It is just after dusk. I hop off the Bus. The relief is exciting because the anxiety of being inside the bus with all windows shut constantly reminds me of the Covid-19 virus that is lurking. I walk down the street of Bok, Polokwane. A group of ladies standing by the road side with their skirts way above their knees, to a point I could almost see things I do not want to mention. Smoke comes out from both their mouths and nostrils. A fancy German car hoots and all of a sudden the skirts are almost off. They get to the car, and I hear them call the driver all sorts of names. And I think to myself, these must be the most romantic and melodious names I have ever heard.

Meanwhile a man emerges out of no-where behind me. Although fascinated by the ladies of the night, I am scared of the man behind me. I increase my pace, and start jogging. Thinking, haste is a solution. Unaware that the streets at night belongs to them. They own them. They run them, and they use all means necessary to get their way. We just call them “Nyaope boys”, but the truth is, they are part of the major crime problems which go unnoticed, perhaps ignored and even unaccounted for on the streets of capitals cities.

As I walk faster, more of them peel of the walls of the fortified houses along this street. I have always thought fortification is unnecessary but now I know better. Before I know it, both my hands are held up against a vicious barbed wire, and I can feel its ruthlessness on my back. A knife raised to my forehead. Knees in between my thighs. The ladies are just watching, and the men are going on about their business. My laptop, phone, wallet, keys to my apartment and lunch box are all gone by the time ‘I am set free’.

With fear and shame I walk, and then begin jogging, to my place. I had just experienced crime at first hand and I know my life will never be the same again.

Does it all feel and sound fictitious? From a literary perspective it sure does, but it is not. Often we academics remove ourselves from reality, building glass houses in the comforts of our labs, libraries and offices. This is where we debate what are ‘thought’ to be key issues of democracy and humanity, and forget the simple things such as human dignity and safety. These are compromised on a daily basis by the system that fails to detect criminals and keep our streets safe by putting these criminals behind bars.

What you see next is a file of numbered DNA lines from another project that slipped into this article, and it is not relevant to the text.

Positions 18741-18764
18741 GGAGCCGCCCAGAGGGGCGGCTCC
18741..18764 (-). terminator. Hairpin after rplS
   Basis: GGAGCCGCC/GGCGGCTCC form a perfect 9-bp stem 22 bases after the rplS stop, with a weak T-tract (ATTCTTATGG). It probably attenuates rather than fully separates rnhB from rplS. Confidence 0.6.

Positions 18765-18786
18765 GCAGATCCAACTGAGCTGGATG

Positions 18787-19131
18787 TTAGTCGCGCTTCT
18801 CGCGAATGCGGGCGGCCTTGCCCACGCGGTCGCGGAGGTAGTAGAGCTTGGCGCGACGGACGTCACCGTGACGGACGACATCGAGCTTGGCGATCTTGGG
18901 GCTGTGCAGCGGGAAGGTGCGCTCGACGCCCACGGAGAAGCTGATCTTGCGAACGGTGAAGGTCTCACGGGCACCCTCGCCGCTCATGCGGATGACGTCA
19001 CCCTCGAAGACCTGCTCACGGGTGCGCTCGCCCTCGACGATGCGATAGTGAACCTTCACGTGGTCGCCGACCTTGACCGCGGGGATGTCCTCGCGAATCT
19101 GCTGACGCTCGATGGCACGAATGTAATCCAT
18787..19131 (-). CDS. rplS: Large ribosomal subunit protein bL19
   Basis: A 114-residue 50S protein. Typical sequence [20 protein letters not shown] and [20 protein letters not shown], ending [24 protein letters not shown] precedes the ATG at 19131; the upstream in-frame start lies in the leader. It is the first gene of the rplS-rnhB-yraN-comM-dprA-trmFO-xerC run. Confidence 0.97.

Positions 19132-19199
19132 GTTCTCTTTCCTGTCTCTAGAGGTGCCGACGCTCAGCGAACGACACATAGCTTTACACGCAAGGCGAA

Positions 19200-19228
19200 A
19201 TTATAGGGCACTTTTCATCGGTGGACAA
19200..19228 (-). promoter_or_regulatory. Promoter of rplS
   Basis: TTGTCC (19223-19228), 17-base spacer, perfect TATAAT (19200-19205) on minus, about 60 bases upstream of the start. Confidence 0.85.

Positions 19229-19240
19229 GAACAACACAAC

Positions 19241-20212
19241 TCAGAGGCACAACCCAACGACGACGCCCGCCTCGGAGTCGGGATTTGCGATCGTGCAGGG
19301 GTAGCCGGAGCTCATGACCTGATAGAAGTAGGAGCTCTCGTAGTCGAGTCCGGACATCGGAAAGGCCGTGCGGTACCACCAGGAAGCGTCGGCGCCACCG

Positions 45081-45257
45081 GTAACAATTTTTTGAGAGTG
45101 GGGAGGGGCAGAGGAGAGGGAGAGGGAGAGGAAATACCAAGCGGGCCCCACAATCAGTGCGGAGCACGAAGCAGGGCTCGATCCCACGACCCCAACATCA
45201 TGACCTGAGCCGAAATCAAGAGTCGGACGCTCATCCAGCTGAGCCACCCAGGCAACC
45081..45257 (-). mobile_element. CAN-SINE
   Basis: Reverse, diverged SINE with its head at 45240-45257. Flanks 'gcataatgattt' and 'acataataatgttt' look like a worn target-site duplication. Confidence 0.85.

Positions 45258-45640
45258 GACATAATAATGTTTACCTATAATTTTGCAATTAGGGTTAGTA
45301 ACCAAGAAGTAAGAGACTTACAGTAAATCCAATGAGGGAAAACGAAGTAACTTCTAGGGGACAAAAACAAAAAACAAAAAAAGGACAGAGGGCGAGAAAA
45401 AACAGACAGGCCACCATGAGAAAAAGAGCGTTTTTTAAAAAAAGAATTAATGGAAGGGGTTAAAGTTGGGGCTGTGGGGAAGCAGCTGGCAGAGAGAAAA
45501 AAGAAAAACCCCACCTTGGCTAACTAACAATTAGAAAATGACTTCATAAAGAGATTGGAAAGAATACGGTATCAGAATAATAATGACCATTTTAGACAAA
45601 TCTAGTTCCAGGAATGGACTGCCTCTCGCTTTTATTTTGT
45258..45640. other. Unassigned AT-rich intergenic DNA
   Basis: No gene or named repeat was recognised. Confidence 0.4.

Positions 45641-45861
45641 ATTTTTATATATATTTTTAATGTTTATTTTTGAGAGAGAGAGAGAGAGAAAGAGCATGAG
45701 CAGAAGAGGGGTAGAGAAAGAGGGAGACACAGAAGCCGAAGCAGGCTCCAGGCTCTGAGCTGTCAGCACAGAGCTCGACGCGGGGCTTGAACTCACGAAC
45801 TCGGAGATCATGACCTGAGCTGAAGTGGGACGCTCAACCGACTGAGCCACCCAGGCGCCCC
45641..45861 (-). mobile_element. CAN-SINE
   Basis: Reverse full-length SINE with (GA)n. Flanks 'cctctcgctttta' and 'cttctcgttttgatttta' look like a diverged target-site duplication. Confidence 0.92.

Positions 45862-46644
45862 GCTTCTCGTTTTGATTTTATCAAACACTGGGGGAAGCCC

My research interest is in crime fiction, and now I wonder why I study a fiction of something that is already a reality. My argument has always been that fiction offers some kind of solace to victims. Now, having experienced crime at first hand, I can tell you, it does not. Your belongings forcefully and violently taken away from you by men who have made crime a career is not only psychologically damaging but also makes you question your very own right to exist and to be free. Even though writers of crime fiction exploits the genre’s popular formulae to extend its critical boundaries so that these texts can engage with the many difficult, and conflicted moral concerns that shape contemporary South African society, the genre itself does little in helping us cope with the actual crime. Perhaps it is time to engage in ‘empirical research’ and not to imagine our everyday realities through fiction.

 All these makes me question my very own scholarship and realities of everyday.  

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